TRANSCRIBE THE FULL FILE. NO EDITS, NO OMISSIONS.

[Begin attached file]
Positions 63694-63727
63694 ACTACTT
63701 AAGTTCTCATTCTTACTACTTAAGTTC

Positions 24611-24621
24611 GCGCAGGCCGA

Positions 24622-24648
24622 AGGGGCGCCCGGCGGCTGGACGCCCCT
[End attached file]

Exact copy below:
Positions 63694-63727
63694 ACTACTT
63701 AAGTTCTCATTCTTACTACTTAAGTTC

Positions 24611-24621
24611 GCGCAGGCCGA

Positions 24622-24648
24622 AGGGGCGCCCGGCGGCTGGACGCCCCT